Determining underlying factors of assortative mating; comparing factors with individual variables and determining generational differences.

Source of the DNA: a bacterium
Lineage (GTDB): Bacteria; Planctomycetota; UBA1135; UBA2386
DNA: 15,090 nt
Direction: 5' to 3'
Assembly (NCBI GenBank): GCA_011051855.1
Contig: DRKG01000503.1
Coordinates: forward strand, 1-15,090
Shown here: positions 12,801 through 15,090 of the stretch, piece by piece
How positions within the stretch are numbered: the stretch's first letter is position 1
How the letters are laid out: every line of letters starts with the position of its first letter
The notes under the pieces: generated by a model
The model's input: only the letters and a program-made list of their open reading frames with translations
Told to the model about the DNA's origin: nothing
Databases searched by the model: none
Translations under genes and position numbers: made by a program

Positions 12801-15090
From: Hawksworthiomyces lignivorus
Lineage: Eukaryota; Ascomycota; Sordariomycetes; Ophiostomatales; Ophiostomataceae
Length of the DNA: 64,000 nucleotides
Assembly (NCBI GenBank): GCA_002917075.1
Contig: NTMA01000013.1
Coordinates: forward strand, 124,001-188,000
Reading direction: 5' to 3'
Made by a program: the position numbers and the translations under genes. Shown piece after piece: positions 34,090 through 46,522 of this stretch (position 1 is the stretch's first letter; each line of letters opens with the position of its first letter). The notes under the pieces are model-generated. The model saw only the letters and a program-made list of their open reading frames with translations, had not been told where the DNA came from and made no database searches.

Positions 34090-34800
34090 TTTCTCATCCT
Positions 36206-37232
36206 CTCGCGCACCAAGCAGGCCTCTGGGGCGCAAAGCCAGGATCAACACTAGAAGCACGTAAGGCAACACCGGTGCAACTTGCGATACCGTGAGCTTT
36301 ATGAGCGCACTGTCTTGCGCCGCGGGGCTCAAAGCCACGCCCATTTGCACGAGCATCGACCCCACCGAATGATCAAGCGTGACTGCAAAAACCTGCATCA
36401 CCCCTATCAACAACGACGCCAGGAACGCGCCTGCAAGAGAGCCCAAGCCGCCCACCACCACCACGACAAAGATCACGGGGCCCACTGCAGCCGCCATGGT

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Assortative mating is the non-random coupling of spouses who bear resemblance on phenotypic characteristics. The area has not been fully explored and many unanswered questions remain. This study served to determine underlying factors upon which couples assort on, and to investigate generational differences in assortment. Data from 1981 spouses was selected as a subset from the Generation Scotland: Scottish Family Health Study (GS:SFHS). Ten measures were included in a principal components analysis (PCA) with a varimax rotation. This revealed four independent factors. Only one of these factors was found to produce stronger husband and wife similarity correlations compared to individual variable correlations. Generational differences in similarity correlations were found for all four factors, and seven out of the ten individual measures. No previous research has investigated underlying factors of assortative mating, and very few have looked at generational differences. It is concluded that assortative mating is not as straightforward as early research suggest, with couples assorting in both a holistic and trait by trait approach.